Disparities in Healthcare – SAMPLE PAPER
A health disparity can be described as being apparent in a situation where health outcomes manifest to a lesser or greater extent between and among populations. The expression “health disparity” could also be defined more technically as specific differences in health outcomes and care that are associated intricately with various social determinants of health (Wang and Geng 282). Health disparities are especially clear in the two leading causes of death in the United States, namely, cancer and cardiovascular disease (CVD) (Purnell et al. 1410). In CVD, for instance, African Americans, non-Hispanic whites, and Hispanics experience higher morbidity and mortality rates and poorer health outcomes relative to the general population (Purnell et al. 1410). Herein, the impact of socioeconomic and environmental factors on health disparities and status and the indications of research regarding feasible interventions for reducing the disparities’ gap are discussed.
Effects of Socioeconomic Status on Health
The impact of socioeconomic status on health has been the study of robust and extensive exploration through both scholarly and practitioner efforts. The results of this robust body of extant empirical research literature indicate that, viewed through the lens of the social determinants of health, socioeconomic status determines health status through three primary pathways, namely environmental exposure, health care, and health behavior (Wang and Geng 285). Importantly, whether assessed through differences in education, income, or occupation, socioeconomic factors constitute the most fundamental driver of health disparities in the United States and elsewhere (Wang and Geng 286). Research undertaken in the context of the United States demonstrates, notably, a positive and statistically significant correlation between socioeconomic factors and health lifestyle assessed based on behavioral risk factors (Wang and Geng 281-282). The evidence indicates that individuals with lower socioeconomic status have a higher exposure to and are more likely to display behavioral risk factors such as smoking, physical inactivity, and poor diet, which, in turn, account for nearly 40% of deaths in the US (Wang and Geng 282). A lower socioeconomic status also reduces access to quality healthcare while increasing environmental exposures linked to adverse health status and outcomes.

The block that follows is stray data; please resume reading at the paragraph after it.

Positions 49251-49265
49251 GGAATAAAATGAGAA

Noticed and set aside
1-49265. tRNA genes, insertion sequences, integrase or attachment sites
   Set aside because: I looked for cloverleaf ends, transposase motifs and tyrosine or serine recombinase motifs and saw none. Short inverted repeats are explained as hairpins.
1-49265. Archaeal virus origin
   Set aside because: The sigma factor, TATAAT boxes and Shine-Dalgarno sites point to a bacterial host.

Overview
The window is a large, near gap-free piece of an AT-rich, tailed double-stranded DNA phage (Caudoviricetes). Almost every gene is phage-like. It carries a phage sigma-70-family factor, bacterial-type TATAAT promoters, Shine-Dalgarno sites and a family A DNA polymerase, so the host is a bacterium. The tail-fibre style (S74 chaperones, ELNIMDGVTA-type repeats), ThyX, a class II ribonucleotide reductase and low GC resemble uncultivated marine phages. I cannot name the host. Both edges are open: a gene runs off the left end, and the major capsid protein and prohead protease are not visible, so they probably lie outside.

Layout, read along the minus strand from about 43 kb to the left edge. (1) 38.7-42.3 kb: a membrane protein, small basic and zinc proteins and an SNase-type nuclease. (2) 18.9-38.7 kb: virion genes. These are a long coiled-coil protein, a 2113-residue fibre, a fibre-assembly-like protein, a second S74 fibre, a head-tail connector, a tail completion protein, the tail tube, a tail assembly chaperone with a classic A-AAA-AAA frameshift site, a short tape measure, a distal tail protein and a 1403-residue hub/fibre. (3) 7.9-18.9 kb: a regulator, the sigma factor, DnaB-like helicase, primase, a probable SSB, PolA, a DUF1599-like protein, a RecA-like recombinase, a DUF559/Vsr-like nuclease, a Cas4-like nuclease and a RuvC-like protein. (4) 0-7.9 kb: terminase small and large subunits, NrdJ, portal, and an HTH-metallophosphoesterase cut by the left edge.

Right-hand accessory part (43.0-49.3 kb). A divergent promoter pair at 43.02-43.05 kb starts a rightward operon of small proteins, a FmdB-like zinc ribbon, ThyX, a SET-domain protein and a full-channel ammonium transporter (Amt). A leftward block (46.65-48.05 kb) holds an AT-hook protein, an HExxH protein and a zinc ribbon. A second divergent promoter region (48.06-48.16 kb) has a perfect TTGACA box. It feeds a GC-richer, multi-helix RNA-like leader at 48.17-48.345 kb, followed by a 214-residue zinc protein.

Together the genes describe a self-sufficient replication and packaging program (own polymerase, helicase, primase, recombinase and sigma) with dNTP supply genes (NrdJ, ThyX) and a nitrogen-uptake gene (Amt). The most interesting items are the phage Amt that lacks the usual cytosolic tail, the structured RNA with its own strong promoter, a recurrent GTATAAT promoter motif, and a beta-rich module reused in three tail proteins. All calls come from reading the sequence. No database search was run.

Effects of Environmental Factors on Health
As indicated above, specific environmental exposures, underpinned by various social determinants of health such as socioeconomic status, are directly linked to health disparities and adverse health status and outcomes. The two most important forces acting on the environment to contribute to differences in individual and health differences, in this regard, are linked to physical and social environmental exposures (Wang and Geng 286). Specifically, health status varies based on the physical environments in which individuals and populations work and live, whereby, for instance, exposure to damaging environmental agents like industrial waste and asbestos result in adverse health outcomes for the concerned populations. The quality of individuals’ social environment is also significant in determining health status whereby, for example, inadequate engagement in social networks and isolation constitute reliable predictors of poorer health status.
Reducing Health Disparities Gap and Conclusion
A robust body of literature presently explores the potential methods and interventions to eliminate healthcare disparities and overall health. A review of said literature indicates the existence of four overarching and evidence-based types of interventions, namely those that target the factors influencing and driving disparities at the individual patient level, the social support level of family and friends, the level of organizational and care provider factors, and the level of community and policy-related factors (Purnell et al. 1411). Overall, interventions that target the factors and drivers associated with health disparities at multiple of the four levels mentioned above are likely to be more effective than those that target only a single level of factors.
Wang, Jian, and Liuna Geng. “Effects of Socioeconomic Status On Physical and Psychological Health: Lifestyle as A Mediator.” International journal of environmental research and public health, vol. 16, no. 2 (2019), pp. 281-289. doi:10.3390/ijerph16020281
Disparities in Healthcare – SAMPLE PAPER